But the truth of the matter is that the science and data have always been on industry’s side in this debate. So technology is less of a consideration in removing opposition than are efforts to educate the public about the science and data.

James Stafford: How important is technology versus acreage to a company’s success? How does this balance work out for Breitling?

Chris Faulkner: Given our size, Breitling’s focus on technology actually provides leverage for our investors against the huge scale of effort and capex that larger companies employ in amassing vast leaseholds in today’s resource plays. We rely on advanced exploration technology to help us find prospects others might have overlooked and help us be more selective in high-grading the best opportunities. For example, 3D seismic surveys—and earlier 3D surveys in particular—often contain information that is beyond visual resolution and thus escapes the interpreter. Signal processing on the workstation using what might be termed “geologically based seismic deconvolution” has the potential to enhance the resolution to the point that this hidden information can be made visible and incorporated into the interpretation. Breitling’s patent-pending Geo3D Seismic Filtering technology takes existing 3D seismic data and enhances it so that it is noise-free with a broad enough “zero phase” spectrum to represent fractional match points that could lead to oil and gas discovery. Within the limitations of the seismic data we can use this synthetic data to optimize our 3D data set and locate oil and gas reservoirs that were missing in previous low resolution interpretation.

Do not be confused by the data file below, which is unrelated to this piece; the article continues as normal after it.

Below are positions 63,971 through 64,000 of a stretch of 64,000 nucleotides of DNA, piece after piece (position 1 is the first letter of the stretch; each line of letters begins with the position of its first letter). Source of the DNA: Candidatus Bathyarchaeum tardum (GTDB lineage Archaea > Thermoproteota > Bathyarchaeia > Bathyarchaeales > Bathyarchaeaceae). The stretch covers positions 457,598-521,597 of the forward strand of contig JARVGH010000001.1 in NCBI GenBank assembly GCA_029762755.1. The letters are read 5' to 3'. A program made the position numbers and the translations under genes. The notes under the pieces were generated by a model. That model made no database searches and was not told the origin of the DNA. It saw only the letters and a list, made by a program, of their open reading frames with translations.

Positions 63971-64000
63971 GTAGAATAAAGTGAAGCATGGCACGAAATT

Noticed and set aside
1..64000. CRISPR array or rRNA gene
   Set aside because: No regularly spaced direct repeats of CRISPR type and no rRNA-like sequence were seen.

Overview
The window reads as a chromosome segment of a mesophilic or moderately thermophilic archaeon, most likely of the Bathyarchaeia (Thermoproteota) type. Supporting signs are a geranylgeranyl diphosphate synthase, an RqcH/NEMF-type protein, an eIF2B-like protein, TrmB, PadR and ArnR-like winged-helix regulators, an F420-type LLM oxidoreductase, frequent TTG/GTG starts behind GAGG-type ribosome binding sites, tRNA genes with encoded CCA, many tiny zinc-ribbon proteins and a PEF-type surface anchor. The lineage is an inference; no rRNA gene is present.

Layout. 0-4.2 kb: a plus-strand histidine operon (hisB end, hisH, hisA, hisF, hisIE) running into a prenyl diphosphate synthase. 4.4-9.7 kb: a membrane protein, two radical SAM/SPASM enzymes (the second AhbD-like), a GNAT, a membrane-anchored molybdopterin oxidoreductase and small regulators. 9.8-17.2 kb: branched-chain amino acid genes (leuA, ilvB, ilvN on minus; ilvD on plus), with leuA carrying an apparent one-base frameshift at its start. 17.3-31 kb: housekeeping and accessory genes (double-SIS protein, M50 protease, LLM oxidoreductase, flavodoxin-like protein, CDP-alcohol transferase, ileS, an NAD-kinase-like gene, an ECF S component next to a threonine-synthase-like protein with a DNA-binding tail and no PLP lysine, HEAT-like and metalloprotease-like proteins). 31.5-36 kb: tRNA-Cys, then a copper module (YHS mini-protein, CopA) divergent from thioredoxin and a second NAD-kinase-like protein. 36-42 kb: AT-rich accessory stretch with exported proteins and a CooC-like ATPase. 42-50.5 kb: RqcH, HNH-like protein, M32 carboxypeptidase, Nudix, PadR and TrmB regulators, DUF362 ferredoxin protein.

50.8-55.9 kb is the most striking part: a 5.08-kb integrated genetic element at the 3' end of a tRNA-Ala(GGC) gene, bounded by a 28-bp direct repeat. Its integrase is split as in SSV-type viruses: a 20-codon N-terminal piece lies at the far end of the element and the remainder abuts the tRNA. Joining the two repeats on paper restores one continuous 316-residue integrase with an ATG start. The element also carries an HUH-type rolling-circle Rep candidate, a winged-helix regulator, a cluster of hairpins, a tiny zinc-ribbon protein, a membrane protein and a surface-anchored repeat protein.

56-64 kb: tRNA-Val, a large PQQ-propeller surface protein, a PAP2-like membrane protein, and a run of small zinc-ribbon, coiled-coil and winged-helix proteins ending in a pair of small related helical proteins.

James Stafford: There have been a number of hints by the Obama administration that the US could become a net gas exporter, with potential exporters eyeing lucrative Asian markets. What will this mean for gas prices at home? What will it mean for the US economy?